The spate of mergers that has gripped the food industry recently is of little concern to Paul C.P. McIlhenny.
The president and chief executive officer of the McIlhenny Company, maker of Tabasco hot pepper sauce, says frequent overtures from acquisitive suitors hasn’t tempted the family-owned company to sell out.
Founded in 1868 by Edmund McIlhenny, the Avery Island, LA-based company had estimated sales of $120 million in 1998, a growth of nine percent over the previous year according to Hoover’s Online. With the company’s Tabasco sauce sold in over 110 countries, McIlhenny says the company has enjoyed close to double-digit sales growth for the past 20 years, a rarity in the notoriously slow-growing food sector.
“The fact that we are growing and growing profitably and paying more dividends to our family shareholders is the secret to staying independent,” says McIlhenny.
At a time when food company mergers seem to be a weekly occurrence and even hippie holdouts like Ben & Jerry’s Homemade Inc. succumb to the overtures of multinational conglomerates, the McIlhenny Company seems to be one of the rare holdouts amid the consolidation trend.
Tabasco Sales Hot
General Mills Inc.’s purchase of Pillsbury, Philip Morris Companies Inc.’s acquisition of Nabisco Holdings Corp. and Unilever’s purchases this year of Ben & Jerry’s, Slim-Fast and Bestfoods have all reflected food companies’ need to consolidate in order to deal more effectively with large retailers.
With the top five supermarket chains in North America garnering almost 40 percent of the industry’s total sales, larger food manufacturers are often at an advantage when battling for precious shelf space. Large companies with many popular brands can negotiate with retailers more effectively, while retailers prefer to stock their shelves with products that have heavy promotional spending behind them.
Although McIlhenny admits that the competitive retail environment has made it more difficult to get some of Tabasco’s newer products onto store shelves, he says consolidation among manufacturers hasn’t hurt sales since there aren’t many products that rival Tabasco’s popularity.
“Tabasco is extremely famous both in the U.S. and around the world, so that pride in ownership accounts for some of the propriety spirit,” says McIlhenny.
But while the competitive environment can be daunting for smaller food companies, industry watchers say there is still some room for key players to carve out a niche for themselves.
“I don’t see the disappearance of the independent food company,” says John Zealley, partner at Anderson Consulting’s global food and consumer packaged goods practice. “There will always be a vibrant independent sector based on innovation or the priorities of the founders or individual management.”
Those companies that do survive need to offer unique products that are very popular with consumers and be flexible enough to anticipate customers’ needs, says Lisa McCue, spokeswoman for the Grocery Manufacturers of America, a Washington, D.C.-based association of food, beverage and consumer products companies.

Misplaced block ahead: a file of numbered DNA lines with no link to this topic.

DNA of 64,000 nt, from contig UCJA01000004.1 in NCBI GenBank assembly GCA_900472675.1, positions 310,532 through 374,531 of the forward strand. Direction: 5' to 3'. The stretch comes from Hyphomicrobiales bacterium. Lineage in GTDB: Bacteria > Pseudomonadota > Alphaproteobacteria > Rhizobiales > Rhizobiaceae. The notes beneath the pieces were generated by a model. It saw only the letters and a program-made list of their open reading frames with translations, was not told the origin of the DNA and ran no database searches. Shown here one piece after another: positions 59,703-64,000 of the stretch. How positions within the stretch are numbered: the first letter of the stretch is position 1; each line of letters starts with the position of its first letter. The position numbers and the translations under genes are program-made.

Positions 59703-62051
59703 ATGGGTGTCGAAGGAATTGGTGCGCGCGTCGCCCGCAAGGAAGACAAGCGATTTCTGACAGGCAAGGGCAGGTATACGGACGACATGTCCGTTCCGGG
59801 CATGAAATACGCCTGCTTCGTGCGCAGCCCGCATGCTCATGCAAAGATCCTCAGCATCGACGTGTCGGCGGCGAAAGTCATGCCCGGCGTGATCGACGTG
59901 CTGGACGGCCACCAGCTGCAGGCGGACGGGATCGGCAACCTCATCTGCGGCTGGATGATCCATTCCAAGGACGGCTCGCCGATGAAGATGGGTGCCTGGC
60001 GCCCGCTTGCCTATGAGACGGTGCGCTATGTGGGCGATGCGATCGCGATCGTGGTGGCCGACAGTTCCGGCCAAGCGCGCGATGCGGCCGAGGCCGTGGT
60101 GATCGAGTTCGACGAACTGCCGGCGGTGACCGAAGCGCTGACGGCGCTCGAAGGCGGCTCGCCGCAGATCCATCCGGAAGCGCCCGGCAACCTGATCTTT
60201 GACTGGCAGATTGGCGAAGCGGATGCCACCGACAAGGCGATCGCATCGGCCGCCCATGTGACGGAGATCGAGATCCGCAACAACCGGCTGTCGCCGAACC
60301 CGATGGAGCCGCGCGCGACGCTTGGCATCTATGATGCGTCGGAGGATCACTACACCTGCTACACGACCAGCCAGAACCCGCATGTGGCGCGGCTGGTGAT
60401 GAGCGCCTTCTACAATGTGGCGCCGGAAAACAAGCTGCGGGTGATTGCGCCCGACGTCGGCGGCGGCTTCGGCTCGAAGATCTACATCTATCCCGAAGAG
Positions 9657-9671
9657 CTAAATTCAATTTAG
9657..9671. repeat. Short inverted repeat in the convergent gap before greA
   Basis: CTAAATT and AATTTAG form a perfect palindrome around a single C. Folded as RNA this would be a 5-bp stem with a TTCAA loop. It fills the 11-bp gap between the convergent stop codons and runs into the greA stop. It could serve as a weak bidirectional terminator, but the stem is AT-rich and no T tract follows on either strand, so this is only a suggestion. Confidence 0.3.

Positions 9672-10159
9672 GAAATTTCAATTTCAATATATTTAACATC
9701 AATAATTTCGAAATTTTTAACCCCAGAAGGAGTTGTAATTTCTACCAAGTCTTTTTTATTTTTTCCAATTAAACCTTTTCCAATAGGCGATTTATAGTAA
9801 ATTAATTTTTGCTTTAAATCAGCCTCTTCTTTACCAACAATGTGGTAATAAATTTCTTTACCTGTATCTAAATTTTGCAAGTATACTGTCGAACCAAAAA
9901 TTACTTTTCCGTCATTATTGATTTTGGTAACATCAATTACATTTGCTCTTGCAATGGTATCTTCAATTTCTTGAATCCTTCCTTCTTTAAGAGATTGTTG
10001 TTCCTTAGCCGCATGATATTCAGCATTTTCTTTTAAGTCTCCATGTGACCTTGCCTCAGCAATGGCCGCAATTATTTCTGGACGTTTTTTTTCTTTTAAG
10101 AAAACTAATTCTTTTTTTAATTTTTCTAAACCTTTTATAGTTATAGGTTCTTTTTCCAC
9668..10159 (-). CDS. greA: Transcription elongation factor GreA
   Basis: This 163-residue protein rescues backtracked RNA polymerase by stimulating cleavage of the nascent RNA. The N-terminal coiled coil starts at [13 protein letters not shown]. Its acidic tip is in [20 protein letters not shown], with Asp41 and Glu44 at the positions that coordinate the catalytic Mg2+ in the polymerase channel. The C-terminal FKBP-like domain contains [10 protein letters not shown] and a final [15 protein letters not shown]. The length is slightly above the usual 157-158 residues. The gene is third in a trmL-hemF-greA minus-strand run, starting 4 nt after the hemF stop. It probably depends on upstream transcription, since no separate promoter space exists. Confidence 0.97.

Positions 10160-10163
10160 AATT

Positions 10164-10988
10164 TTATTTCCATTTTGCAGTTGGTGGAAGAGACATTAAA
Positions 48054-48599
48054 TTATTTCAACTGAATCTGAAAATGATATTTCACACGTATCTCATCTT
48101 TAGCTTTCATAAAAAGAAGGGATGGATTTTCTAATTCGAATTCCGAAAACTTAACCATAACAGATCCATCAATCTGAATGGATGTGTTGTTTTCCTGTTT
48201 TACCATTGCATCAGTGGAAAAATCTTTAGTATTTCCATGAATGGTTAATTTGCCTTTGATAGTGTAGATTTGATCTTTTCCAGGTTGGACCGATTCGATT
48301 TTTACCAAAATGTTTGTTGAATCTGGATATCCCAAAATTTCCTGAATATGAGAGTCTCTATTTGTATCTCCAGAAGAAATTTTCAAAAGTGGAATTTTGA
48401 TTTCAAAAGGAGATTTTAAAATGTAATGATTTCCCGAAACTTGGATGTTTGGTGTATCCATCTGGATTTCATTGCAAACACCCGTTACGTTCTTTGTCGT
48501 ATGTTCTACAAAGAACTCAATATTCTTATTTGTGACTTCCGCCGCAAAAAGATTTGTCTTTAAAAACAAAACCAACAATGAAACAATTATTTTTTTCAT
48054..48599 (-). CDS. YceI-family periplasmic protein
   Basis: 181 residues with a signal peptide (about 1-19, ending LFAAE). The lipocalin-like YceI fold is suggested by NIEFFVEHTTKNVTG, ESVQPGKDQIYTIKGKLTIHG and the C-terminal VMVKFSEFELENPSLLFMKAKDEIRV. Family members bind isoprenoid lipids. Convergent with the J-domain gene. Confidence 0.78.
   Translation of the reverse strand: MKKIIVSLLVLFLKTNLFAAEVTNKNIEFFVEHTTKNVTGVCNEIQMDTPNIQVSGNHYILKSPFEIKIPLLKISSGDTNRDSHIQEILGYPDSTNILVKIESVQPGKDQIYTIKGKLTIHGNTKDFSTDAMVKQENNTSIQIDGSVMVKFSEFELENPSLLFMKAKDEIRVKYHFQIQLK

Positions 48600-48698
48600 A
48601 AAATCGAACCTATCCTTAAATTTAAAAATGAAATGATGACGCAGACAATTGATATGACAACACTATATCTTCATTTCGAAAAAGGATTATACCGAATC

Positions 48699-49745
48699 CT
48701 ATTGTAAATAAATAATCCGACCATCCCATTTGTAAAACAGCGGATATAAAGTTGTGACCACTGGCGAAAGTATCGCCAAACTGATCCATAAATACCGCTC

“They have to stay relevant to the Wal-Marts of the world and they have to look at their product and make sure it’s relevant to the consumer,” says McCue.
Little Debbie Stays Solo
Another family-held company that finds itself rebuffing numerous take over offers is McKee Foods, the maker of Little Debbie snack cakes. The company was founded in 1928 by a young couple named O.D. and Ruth McKee and is still owned by the McKee family. With $855 million in sales last year, McKee is the leading snack cake maker in the U.S.
“They get offers all of the time, and they send out a form letter letting them know that this is something they’re not interested in,” says McKee spokeswoman Ruth Garren, who adds that the industry consolidation has not changed the company’s strategy.
“We have a lot of loyal consumers and a niche that we’ve been established in for a long time. We have not been that affected by the other companies,” Garren says.
McKee Foods, the McIlhenny Company and other privately held heavyweights like Mars Inc. and Schwan’s Sales Enterprises (see sidebar) may have managed to thrive as independent entities, but analysts say other companies might not be so lucky.
David Vs. Goliath
“My own belief is that the two types of companies who are going to survive are the very big and the very small,” says David Donnan, vice president with A.T. Kearney.
“The very small have niche products that they can focus on and a strong, loyal, passionate following. The ones in the middle are going to have a real tough time,” says Donnan.
So why bother trying to stay independent at all? For many companies, retaining their independence is a matter of pride. Others might worry about ruining their brand image if they’re acquired by a large multinational, says Donnan, who compares the situation to that of independent booksellers’ struggle against giants like Amazon.com.
“They can’t compete on price and they can’t compete on national distribution, so they have to compete on differentiation and uniqueness,” Donnan says.